I related to the part about the psychologist at the end, I went to one while I was going through the anger phase, and she just didn’t get why I couldn’t put mormonism aside. Ultimately while I was seeing her, she did some research about people leaving mormonism, and suddenly she understood a lot better.

    I definitely related to this podcast — excellent job.

  10. Shlooper Reply

    Thanks for an awesome podcast. I feel like a lot of this has been true for me as an undergraduate as well. Perhaps some of it is that universities are nurturing environments for questioning, but I think that there is also a lot to be said for leaving primarily mormon environments as well. When it becomes ok to question we do. I think that I ultimately left while I was an undergraduate because for the first time I felt like nobody would judge me if I asked the questions that I had previously ignored.

    I related to the part about the psychologist at the end, I went to one while I was going through the anger phase, and she just didn’t get why I couldn’t put mormonism aside. Ultimately while I was seeing her, she did some research about people leaving mormonism, and suddenly she understood a lot better.

    I definitely related to this podcast — excellent job.

  11. Gail F. Bartholomew Reply

    Thank you all for sharing your stories. I hope you do not mind I have some comments on two issues brought up within your stories.

    By virtue of the priesthood men are the head of the house hold and have stewardship over their wives, yet “No power or influence can or ought to be maintained by virtue of the priesthood”?

    The question was asked how to justify the Bible with the reality of homosexuality? It sounds like you no longer are perusing this question because you are in a different place with your belief in the Bible. Still, I think it is import to point out the few sources that condemn homosexuality in the Bible the church disregard information from those same sources. The only real places that condemn homosexuality in the Bible are Leviticus and Paul. I challenge you to find anything with the few exceptions of the quotations of one of the Ten Commandments in Leviticus that the church follows today. Looking at Paul understand that most of what Paul says on the topic of sexuality is disregarded by the church. Paul says that you can serve God better by not marrying. Paul says the only reason to marry is if you can not control your sexual desire. The church rejects these things about sexuality stated by Paul, and the church also rejects nearly the whole book of Leviticus, why does the church choose to follow this doctrine only sited in the bible by these two sources. Also remember there are no other scriptural sources or revelation sources for the church’s bigoted policy on homosexuality.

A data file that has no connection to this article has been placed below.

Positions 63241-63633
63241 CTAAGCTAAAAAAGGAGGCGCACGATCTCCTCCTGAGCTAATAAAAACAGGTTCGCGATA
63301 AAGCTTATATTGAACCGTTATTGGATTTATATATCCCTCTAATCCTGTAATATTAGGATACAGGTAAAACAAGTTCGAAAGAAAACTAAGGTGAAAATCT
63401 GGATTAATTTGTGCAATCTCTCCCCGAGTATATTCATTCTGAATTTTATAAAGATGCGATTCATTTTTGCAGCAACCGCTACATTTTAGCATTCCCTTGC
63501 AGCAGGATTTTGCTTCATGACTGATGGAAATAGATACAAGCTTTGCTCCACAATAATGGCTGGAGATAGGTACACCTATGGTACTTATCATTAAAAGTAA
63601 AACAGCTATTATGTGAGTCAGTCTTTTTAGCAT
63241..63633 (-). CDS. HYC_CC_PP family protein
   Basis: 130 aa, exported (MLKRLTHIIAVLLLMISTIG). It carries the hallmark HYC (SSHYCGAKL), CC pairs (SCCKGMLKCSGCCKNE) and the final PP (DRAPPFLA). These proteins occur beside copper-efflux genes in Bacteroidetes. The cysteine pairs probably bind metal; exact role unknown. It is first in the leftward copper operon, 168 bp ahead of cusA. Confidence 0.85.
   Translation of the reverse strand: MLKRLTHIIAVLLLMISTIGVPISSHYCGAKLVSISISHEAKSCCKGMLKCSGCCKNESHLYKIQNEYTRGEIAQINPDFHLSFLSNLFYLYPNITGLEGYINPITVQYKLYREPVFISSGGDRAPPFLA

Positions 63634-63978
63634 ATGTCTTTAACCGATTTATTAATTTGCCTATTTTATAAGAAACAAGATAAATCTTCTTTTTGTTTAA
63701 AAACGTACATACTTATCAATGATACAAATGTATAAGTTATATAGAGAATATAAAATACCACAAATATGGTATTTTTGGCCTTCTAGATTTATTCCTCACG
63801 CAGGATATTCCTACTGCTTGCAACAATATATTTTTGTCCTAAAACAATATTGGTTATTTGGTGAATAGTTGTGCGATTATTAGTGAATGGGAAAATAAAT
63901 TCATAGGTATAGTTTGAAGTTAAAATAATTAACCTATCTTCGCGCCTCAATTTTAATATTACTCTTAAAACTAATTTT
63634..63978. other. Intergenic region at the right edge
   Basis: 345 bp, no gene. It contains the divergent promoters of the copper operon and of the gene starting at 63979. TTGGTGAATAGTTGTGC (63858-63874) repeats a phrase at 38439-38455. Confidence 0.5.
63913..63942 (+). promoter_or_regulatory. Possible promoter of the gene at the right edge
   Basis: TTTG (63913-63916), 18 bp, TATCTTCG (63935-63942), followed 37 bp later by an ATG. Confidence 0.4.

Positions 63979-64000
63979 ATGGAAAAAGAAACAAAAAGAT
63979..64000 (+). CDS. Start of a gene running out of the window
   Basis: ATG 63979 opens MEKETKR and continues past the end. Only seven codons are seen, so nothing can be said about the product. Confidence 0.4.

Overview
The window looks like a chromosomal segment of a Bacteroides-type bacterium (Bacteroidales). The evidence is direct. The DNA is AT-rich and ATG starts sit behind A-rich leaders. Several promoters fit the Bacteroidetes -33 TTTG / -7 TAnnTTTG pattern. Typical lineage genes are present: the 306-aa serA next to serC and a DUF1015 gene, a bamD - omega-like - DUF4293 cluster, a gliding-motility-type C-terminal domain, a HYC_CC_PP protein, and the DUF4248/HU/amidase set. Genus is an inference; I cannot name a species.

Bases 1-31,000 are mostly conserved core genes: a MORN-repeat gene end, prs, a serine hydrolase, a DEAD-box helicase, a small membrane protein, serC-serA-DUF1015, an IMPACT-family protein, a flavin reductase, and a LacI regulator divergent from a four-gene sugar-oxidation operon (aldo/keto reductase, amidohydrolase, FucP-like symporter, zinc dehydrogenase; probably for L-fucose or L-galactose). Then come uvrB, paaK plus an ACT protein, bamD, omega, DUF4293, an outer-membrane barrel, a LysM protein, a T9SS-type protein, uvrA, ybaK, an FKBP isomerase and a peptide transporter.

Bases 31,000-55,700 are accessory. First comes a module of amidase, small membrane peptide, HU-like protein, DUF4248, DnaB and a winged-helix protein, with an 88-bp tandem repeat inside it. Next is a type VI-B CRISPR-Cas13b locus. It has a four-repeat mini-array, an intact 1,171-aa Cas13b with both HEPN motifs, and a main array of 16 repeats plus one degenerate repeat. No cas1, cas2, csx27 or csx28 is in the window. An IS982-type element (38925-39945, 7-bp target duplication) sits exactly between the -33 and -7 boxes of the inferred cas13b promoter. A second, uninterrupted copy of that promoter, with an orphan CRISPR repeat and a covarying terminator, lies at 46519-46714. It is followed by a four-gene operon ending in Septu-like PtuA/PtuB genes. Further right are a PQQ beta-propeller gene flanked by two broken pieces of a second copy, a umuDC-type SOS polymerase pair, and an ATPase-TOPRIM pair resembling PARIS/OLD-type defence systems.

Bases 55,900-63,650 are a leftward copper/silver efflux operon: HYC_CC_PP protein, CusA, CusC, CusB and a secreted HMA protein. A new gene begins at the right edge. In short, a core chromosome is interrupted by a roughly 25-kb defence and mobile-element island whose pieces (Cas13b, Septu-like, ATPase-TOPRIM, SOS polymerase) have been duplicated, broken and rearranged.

12. Gail F. Bartholomew Reply

    Thank you all for sharing your stories. I hope you do not mind I have some comments on two issues brought up within your stories.

    By virtue of the priesthood men are the head of the house hold and have stewardship over their wives, yet “No power or influence can or ought to be maintained by virtue of the priesthood”?

    The question was asked how to justify the Bible with the reality of homosexuality? It sounds like you no longer are perusing this question because you are in a different place with your belief in the Bible. Still, I think it is import to point out the few sources that condemn homosexuality in the Bible the church disregard information from those same sources. The only real places that condemn homosexuality in the Bible are Leviticus and Paul. I challenge you to find anything with the few exceptions of the quotations of one of the Ten Commandments in Leviticus that the church follows today. Looking at Paul understand that most of what Paul says on the topic of sexuality is disregarded by the church. Paul says that you can serve God better by not marrying. Paul says the only reason to marry is if you can not control your sexual desire. The church rejects these things about sexuality stated by Paul, and the church also rejects nearly the whole book of Leviticus, why does the church choose to follow this doctrine only sited in the bible by these two sources. Also remember there are no other scriptural sources or revelation sources for the church’s bigoted policy on homosexuality.